AP/MODR1730 6.0 J: Reasoning About Social Issues
Calendar Description / Prerequisite / Co-Requisite
This is a skills-based course focusing on critical thinking, research-based writing, and qualitative and quantitative analysis. The particular focus will be on different positions taken within the social sciences on issues such as abortion, euthanasia, pornography, immigration etc. Typical examples are to be analyzed. Course credit exclusions: AP/MODR 1760 6.00, AP/MODR 1770 6.00.
Office Location: S441 Ross Building
Office Hours: TBA
The general purpose of all the Modes of Reasoning courses is to teach students critical thinking skills, skills which will be valuable not only for academic life, but also for personal and professional life.
Reasoning about Social Issues, in particular, is a skill based, critical thinking course, which also introduces students to research based writing and qualitative and quantitative analysis. The course will teach students the basic reasoning skills, principles and concepts needed to develop a critical sensibility, as well as introduce them to the different types of research used in the social sciences. While the course is wide ranging in its approach, using different kinds of texts and topics and also different media, particular focus will be placed on the various positions taken in the social sciences, on topics such as abortion, euthanasia, pornography, immigration, for example. Students will learn to read, write and listen critically, to develop argumentative, reflective positions of their own, to verbalize those ideas clearly and concisely, orally and in writing, and to apply those skills, principles and concepts to a variety of contemporary social issues.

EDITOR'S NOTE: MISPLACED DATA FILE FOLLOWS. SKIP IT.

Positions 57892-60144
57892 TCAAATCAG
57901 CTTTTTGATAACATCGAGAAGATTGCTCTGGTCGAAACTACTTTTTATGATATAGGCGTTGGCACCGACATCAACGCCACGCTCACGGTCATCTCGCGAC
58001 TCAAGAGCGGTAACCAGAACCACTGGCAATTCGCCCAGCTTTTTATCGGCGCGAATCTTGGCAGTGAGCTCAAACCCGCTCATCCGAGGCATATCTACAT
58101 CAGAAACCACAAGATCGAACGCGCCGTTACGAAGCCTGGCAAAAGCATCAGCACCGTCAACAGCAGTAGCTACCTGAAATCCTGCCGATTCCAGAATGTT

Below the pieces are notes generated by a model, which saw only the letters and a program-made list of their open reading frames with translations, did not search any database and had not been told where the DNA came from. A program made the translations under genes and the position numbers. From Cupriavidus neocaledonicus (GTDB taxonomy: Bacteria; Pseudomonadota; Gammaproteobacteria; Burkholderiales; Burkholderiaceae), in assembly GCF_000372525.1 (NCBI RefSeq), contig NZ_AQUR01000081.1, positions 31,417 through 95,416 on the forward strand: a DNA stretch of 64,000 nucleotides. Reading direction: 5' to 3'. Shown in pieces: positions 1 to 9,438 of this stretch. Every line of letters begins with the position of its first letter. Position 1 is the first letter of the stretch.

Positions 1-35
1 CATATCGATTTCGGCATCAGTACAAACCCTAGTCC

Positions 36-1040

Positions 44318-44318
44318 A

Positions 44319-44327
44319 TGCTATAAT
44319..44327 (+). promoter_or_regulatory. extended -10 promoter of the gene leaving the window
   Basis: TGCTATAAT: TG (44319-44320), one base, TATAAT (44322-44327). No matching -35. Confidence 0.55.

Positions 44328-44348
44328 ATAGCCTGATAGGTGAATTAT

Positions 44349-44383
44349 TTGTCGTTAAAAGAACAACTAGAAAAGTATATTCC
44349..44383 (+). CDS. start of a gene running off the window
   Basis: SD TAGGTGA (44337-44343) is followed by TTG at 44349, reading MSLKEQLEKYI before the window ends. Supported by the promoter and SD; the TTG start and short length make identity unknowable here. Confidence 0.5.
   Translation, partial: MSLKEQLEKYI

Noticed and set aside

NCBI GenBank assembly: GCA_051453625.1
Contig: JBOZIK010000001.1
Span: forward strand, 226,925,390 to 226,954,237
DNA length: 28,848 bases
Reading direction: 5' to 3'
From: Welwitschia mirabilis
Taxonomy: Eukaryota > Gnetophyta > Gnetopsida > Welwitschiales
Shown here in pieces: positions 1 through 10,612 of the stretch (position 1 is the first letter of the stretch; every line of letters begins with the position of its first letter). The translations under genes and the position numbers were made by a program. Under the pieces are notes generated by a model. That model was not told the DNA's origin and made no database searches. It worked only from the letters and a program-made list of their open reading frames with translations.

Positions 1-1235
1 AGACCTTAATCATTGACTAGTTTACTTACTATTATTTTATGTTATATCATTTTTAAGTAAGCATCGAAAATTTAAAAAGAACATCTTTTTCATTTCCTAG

With Good Reason – S. Morris Engel, 6th edition
mid-term test on fallacies – 20%
test on conceptual analysis – 10%
Essay 1 – 20%
Essay 2 – 20%
Final Essay – 20%
class participation - 10%
The first part of the course will be concerned with learning the skills and techniques of a critical perspective. And the second half will be spent
applying these skills and techniques to issues of social issues.
See general course description
- Academic Honesty
- Student Rights and Responsibilities
- Religious Observance
- Grading Scheme and Feedback
- 20% Rule
No examinations or tests collectively worth more than 20% of the final grade in a course will be given during the final 14 calendar days of classes in a term. The exceptions to the rule are classes which regularly meet Friday evenings or on Saturday and/or Sunday at any time, and courses offered in the compressed summer terms.
- Academic Accommodation for Students with Disabilities